This is the second installment in our series of reflections on the nature of “good writing.” For Thomas Garcia ’16, Princeton Writes‘ Social Media Coordinator, writing at its best inspires, vexes, connects, and destabilizes – the four horsemen of the written word.
Good writing inspires. When I picked up a tattered copy of The Sea-Wolf in the 7th grade, I did not expect the one-hundred-year-old words to give me chills. An abiding spirit was imbued in the sentence flow, the foundation of the plot, and the characters’ intricacies. This spirit epitomizes the immortal nature of the writer, who never truly dies as long as the words live on. My relationship with the book turned me into a mindful writer; I write well not only for myself, but for the readers residing in a time yet to come.
Good writing vexes. If words are eternal, why should writers play it safe? The imagination produces emotions that linger, scars that never truly heal. Allowing this creative force to take on the form of complex characters generates fictional, yet authentic, people. I can clash with Ahab and debate with Hamlet because they are as real as the library patron sitting next to me, albeit in the form of words.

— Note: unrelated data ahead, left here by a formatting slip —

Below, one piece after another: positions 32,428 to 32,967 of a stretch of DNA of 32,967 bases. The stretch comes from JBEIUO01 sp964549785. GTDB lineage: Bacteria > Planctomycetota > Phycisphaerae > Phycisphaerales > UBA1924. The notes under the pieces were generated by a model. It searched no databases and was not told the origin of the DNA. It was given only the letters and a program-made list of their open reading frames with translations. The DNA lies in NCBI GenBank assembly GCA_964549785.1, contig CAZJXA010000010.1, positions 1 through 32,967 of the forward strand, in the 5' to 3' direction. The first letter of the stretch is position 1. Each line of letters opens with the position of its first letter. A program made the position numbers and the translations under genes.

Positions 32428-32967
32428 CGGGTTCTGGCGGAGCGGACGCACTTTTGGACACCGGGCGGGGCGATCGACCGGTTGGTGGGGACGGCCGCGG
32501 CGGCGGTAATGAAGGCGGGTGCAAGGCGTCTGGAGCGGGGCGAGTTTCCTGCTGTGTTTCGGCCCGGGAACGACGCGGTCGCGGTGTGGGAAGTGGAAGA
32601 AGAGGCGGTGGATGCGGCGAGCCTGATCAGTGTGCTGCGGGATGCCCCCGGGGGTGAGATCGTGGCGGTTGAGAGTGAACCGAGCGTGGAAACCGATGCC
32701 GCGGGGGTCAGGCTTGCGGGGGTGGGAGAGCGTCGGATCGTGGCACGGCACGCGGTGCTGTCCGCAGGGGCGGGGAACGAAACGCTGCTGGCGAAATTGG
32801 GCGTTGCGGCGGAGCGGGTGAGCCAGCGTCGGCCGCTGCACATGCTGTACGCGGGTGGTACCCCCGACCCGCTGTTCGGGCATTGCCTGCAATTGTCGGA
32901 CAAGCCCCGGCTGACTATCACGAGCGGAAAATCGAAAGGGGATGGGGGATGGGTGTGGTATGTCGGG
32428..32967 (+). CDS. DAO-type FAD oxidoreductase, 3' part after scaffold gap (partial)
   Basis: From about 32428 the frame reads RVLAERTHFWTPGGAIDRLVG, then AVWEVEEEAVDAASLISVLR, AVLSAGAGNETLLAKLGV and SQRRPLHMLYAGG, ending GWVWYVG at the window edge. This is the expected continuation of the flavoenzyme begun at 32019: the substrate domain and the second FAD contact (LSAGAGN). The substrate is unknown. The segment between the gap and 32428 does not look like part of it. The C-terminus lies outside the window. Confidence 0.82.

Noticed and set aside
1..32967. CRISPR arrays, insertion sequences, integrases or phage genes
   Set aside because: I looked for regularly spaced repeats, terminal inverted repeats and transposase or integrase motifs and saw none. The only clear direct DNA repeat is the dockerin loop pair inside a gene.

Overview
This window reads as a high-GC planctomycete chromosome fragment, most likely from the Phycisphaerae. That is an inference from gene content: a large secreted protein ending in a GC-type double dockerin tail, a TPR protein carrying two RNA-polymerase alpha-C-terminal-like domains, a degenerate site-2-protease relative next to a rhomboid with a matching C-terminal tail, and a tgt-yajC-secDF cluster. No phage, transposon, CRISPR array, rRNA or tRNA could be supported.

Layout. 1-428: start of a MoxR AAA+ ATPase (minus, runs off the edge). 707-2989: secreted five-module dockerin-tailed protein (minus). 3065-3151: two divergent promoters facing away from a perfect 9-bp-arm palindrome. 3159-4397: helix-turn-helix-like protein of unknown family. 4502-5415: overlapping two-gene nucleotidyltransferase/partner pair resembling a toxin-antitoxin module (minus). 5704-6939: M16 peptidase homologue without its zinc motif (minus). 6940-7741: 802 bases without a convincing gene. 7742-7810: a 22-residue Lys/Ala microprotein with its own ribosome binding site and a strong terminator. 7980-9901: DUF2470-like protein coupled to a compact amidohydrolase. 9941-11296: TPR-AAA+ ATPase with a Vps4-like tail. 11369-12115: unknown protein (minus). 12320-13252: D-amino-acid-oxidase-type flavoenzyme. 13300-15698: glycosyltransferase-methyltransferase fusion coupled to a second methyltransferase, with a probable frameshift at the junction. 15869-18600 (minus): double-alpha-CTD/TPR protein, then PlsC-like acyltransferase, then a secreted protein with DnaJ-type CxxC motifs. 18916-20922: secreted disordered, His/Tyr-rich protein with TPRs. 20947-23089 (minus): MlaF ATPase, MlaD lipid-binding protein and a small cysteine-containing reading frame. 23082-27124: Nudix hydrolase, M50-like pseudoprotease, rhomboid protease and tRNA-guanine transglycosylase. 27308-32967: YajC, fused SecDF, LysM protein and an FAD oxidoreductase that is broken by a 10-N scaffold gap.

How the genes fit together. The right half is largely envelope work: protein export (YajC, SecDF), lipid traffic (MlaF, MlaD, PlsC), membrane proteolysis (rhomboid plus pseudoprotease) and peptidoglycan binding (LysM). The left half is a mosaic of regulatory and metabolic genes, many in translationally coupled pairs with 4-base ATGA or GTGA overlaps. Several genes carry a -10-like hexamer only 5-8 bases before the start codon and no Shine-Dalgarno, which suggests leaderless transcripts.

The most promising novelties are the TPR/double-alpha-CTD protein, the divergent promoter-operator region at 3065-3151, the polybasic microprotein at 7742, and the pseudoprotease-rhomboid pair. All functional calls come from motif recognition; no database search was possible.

Good writing connects. When my eyes meet the ink, I can traverse realities, cross nations, enter minds. The writer, far removed from the time and place of my reading, feels close. The prose invites me to foray into the workings of the writer’s mind, dark corners and all. Flipping back and forth between the pages containing the writer’s spirit, I see patterns emerge; the use of words and phrases and the incorporation of themes call to mind the humanity of the faceless friend, the intimate conveyor, the sensible wordsmith, who wrote the book I hold in my hands.
Good writing destabilizes. Fearless writers delve into the unknown. Words serve as the gateways to serendipity. I sit by the lake, but my mind is in Middle-earth. I walk the uphill paths of Princeton University, but fond memories of Hogwarts flash before my eyes. And no matter how often I arrive at the intersection between reality and fiction, the latter always enlightens the former.